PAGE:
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M. Sarros, V. Davies, A. Moore, M. Votruba; Four Novel 'Protein Truncating' Mutations in the Dynamin–Central Region of Opa1 Causing Autosomal Dominant Optic Atrophy: Structural Model and Functional Consequences . Invest. Ophthalmol. Vis. Sci. 2006;47(13):4613.
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© ARVO (1962-2015); The Authors (2016-present)
Autosomal dominant optic atrophy (ADOA, OMIM 165500) is the most prevalent hereditary optic neuropathy with an incidence of 1:12,000 to 1:50,000. It is genetically heterogeneous, with three mapped loci: OPA1 on chromosome 3q28–q29, OPA4 on chromosome 18q12.2–q12.3 and OPA5 on chromosome 22q12.1–q13.1. We aimed to explore the mechanism of disease in OPA1 ADOA and to provide insight into the molecular effects of OPA1 mutation by assessing the wider spectrum of disease, addressing the mutation and phenotypic spectrum of the OPA1 gene and modeling the effects on the central–dynamin domain.
Mutation screening by direct sequencing was used to identify mutations in the opa1 gene in a panel of a minimum of 46 patients all clinically diagnosed with ADOA, who had either never been screened before or only partially screened by heteroduplex. Protein modeling studies of the central dynamin region of the OPA1 protein was carried out.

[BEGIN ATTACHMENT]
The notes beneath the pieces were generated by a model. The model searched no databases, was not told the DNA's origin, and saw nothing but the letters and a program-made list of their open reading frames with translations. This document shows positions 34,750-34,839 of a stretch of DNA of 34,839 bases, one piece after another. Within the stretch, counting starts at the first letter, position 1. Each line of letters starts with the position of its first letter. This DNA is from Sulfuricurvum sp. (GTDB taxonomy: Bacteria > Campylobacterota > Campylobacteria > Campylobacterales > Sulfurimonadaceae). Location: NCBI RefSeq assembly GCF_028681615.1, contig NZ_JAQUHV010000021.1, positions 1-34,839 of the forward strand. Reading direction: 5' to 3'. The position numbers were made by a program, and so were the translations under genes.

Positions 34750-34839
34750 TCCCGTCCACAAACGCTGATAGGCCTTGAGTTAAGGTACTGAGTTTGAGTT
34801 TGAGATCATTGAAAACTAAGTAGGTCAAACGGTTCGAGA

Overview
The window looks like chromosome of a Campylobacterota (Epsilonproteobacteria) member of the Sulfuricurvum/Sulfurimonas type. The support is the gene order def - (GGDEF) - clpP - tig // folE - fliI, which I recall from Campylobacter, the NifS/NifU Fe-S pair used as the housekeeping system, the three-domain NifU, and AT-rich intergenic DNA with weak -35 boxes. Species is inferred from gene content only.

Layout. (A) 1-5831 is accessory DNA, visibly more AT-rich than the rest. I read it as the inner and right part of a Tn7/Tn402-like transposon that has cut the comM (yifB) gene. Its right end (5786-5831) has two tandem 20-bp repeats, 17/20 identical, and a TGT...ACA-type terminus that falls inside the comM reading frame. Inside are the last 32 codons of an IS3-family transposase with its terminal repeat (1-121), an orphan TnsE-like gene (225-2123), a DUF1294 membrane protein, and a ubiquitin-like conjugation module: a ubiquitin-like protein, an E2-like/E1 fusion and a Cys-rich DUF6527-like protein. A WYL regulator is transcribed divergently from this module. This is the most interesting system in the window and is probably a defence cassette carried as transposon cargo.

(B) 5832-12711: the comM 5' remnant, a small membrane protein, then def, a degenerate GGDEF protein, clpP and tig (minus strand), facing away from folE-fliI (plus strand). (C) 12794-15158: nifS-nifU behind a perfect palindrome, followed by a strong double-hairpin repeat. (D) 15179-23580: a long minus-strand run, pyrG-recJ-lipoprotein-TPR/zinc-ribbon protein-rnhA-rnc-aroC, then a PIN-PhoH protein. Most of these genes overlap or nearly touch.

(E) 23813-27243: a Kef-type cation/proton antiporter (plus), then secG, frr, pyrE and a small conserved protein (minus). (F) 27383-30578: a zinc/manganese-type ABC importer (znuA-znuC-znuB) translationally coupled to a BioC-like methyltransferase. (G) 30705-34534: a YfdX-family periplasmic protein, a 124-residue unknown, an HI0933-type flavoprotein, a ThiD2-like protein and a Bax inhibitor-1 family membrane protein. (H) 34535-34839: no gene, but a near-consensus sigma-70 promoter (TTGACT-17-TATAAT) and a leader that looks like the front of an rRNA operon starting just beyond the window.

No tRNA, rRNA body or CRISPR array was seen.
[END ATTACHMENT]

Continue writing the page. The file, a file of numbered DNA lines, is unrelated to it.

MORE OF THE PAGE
Thirty five sequence changes were identified. There were 15 mutations in OPA1: of which four are novel and 11 are previously reported. In addition, we identified 20 SNPs: of which eight are novel and 12 are reported. The four novel mutations are found in exons 19, 20, 25 and 26, and comprise nucleotide changes c.1824delG, c.1937delC, c.2569C>T, and 2700insTTACAAAT. All four mutations are predicted to be protein truncating and occur in the central dynamin domain (exons 16–26) of OPA1. The mutations occur at highly evolutionarily conserved amino acids. Predictive 3D and homology modeling of the central dynamin of this dynamin–related GTPase, reveals structural similarities to other dynamins across species.
The identification of four novel mutations in the central–dynamin region of OPA1 points towards a significant role for this protein domain. Structural modeling, evolutionary conservation and the protein truncating effects of these mutations provide further proof that haploinsufficiency is likely to be an important mechanism of disease in OPA1 ADOA.
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